Storm Surge...

I had a busy day on Thursday last week. I woke in the Palace Hotel, Manchester and led a day looking at some possible Futures for Secondary Geography.

When I went to the station, there was a milling mass of chaos as thousands of people headed for trains which were mostly cancelled, delayed, or terminating at different places. Some trains had platform alterations, were cancelled then reinstated, or were running late. 

Luckily my train was still running, although it started to lose time during the journey, and ended up being rather late, and stopping at random stations... but with each minute I got closer to home...

Along the way, I loaded up my BBC Radio App and started to listen to the local radio station(s)

Here are some of the notes I took while listening to BBC Radio Norfolk

Storm surge stories

Strong winds - blowing onshore and creating large waves
Tide - high tide coinciding with the surge ?
Heavy rain - rivers swollen, so tidal stretches higher than usual
Low pressure - sea surface higher than usual, because no atmosphere pressing down on the surface

Link to explanation of surge - possible student creation of animations or updated illustrations...

1953 was mentioned – ‘surge of 1953 proportions’ underway (after the event it turned out that in some places like King's Lynn the storm surge was actually higher than in 1953)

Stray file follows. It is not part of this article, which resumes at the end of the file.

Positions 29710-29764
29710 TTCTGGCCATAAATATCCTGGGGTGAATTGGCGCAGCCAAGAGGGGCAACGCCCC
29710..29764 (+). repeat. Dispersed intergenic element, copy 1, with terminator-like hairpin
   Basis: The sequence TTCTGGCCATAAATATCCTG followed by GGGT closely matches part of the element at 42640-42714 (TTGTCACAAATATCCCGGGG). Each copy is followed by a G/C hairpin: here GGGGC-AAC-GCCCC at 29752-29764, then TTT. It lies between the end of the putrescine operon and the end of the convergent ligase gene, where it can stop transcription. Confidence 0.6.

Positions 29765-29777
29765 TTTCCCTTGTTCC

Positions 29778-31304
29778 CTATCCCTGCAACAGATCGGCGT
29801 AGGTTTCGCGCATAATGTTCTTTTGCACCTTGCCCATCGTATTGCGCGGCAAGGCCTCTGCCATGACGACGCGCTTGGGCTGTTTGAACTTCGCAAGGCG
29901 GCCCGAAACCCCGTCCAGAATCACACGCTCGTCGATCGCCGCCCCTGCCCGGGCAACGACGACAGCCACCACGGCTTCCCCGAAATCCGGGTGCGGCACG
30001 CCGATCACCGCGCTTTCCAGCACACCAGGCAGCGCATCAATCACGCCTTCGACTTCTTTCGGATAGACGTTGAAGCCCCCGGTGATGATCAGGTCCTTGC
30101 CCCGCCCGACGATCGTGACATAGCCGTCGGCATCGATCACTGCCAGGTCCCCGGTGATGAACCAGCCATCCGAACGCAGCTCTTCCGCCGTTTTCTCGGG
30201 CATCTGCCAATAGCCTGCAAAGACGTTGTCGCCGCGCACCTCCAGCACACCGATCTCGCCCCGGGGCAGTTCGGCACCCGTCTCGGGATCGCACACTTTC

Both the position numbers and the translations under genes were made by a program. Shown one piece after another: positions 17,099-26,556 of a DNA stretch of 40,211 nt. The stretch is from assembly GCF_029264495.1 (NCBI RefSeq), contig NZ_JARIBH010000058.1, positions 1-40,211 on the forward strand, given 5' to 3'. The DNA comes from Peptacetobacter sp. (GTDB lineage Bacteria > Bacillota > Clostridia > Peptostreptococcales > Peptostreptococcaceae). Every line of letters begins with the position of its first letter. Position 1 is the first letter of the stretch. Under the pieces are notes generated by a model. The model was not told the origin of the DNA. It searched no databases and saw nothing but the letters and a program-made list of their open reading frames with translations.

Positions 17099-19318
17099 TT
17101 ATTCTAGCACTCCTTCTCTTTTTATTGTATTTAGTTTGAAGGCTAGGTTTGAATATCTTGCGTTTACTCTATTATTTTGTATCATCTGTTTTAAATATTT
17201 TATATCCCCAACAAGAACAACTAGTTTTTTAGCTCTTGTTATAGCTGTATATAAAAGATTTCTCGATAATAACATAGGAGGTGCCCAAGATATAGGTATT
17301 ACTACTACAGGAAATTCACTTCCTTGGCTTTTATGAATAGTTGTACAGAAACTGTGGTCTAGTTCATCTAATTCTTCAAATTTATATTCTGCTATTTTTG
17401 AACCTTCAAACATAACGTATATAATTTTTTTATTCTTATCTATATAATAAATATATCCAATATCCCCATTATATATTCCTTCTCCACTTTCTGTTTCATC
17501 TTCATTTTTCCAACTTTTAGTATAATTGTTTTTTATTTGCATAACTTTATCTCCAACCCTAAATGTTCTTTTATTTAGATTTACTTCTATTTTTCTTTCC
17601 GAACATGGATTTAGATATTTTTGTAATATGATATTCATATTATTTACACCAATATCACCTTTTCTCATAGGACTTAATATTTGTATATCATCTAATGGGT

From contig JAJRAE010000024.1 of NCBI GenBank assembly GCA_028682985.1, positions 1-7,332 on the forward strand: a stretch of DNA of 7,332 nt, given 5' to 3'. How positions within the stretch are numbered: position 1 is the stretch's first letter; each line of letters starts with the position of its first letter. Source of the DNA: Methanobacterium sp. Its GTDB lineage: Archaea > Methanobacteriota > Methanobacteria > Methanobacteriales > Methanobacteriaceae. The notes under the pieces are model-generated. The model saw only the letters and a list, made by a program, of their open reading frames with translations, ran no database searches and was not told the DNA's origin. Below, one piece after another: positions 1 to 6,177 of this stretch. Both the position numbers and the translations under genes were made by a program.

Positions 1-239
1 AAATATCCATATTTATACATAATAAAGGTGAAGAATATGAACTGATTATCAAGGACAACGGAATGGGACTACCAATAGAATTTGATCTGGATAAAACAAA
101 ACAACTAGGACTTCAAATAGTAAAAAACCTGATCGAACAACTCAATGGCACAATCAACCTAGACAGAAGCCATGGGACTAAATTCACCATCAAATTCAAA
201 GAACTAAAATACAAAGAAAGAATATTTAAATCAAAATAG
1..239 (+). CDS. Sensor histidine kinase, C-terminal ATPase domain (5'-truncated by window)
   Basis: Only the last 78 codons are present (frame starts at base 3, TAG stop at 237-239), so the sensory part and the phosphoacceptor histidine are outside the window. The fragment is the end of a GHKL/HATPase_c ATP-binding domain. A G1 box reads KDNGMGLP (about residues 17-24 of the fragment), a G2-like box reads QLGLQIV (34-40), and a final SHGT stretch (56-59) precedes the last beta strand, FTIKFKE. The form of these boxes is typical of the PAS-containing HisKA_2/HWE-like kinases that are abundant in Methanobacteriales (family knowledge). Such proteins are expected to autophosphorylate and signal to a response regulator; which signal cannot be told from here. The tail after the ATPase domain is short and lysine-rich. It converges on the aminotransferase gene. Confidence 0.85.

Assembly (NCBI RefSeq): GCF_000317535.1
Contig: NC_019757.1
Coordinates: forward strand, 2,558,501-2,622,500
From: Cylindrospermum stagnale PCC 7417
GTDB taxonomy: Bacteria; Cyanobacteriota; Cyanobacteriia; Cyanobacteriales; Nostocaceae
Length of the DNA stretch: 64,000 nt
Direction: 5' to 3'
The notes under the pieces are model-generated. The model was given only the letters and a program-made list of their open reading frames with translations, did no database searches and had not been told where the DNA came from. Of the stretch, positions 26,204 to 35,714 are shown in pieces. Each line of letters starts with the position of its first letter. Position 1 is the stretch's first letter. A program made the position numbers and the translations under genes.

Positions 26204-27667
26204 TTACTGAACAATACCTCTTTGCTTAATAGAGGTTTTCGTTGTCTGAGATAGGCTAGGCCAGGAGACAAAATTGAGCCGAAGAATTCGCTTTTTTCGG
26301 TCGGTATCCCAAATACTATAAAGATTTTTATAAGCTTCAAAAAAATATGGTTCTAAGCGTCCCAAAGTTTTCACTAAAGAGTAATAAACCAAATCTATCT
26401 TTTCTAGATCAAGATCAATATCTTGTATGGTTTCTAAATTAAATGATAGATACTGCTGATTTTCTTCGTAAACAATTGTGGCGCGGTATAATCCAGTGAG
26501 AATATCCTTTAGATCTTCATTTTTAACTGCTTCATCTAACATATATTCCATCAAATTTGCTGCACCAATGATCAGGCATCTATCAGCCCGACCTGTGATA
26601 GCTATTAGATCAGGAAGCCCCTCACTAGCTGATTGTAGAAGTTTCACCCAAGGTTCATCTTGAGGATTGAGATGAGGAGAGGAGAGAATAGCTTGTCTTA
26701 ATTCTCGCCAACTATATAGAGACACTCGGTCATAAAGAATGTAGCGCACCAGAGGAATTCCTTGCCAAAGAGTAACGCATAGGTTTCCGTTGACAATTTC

I picked up on Twitter that houses on the beach road in Snettisham, where I lived for 12 years, were being evacuated. The caravans in that area don't have winter occupation.

Wells next the Sea 
Staithe St was already being flooded
Quayside closed and the flood barriers were closed - the chandlery was on the news later (and was also visited by David Cameron more recently...)

High seas hitting the esplanade and sea wall
Lifeboat inaccessible
Boats moved to top of ramp near the Henry Blogg museum, which was under threat. Beach huts at risk.
Sea hitting the base of the pier
Rocks at the base of the esplanade cracked

Great Yarmouth
Cliff Park High School housing residents from an old folks home
Students are helping out 

Somebody called Ian, who'd had a business on sea front since 1995 was concerned about his business and had never seen anything quite like it...

Blakeney Point
Hotel being evacuated…

King's Lynn
River Ouse almost touching the bridge at Kings Lynn
King’s Lynn – Purfleet - a big crowd gathering
1 in 200 year event specification for the defences...

18 000 people moved from houses.. 

 I liked this quote:

‘I’ve been talking rather inexpertly because I’m not a geographer'
Matthew Gudgin, presenter on BBC Radio Norfolk

I finally got back to Ely over an hour later than planned, and then had to claim my car from the school car park and drive home... A long, and varied day... Living Geography...

This Thursday I intend to head over to the coast to collect some stories and take some photos with the aim of developing a case study for a GCSE textbook I'm going to be writing part of next year...
There has been plenty of coverage in the local and national news over the last week, and some great community efforts to support those who were affected...
Watch this space for more...


Angus Willson said…
On the wall of my South Benfleet Essex primary school classroom there was a sign stating "this room can accommodate 25 people". The headteacher had gained an MBE from actions related to the flooding of Canvey Island in 1953. (I was not born at the time, you will understand!)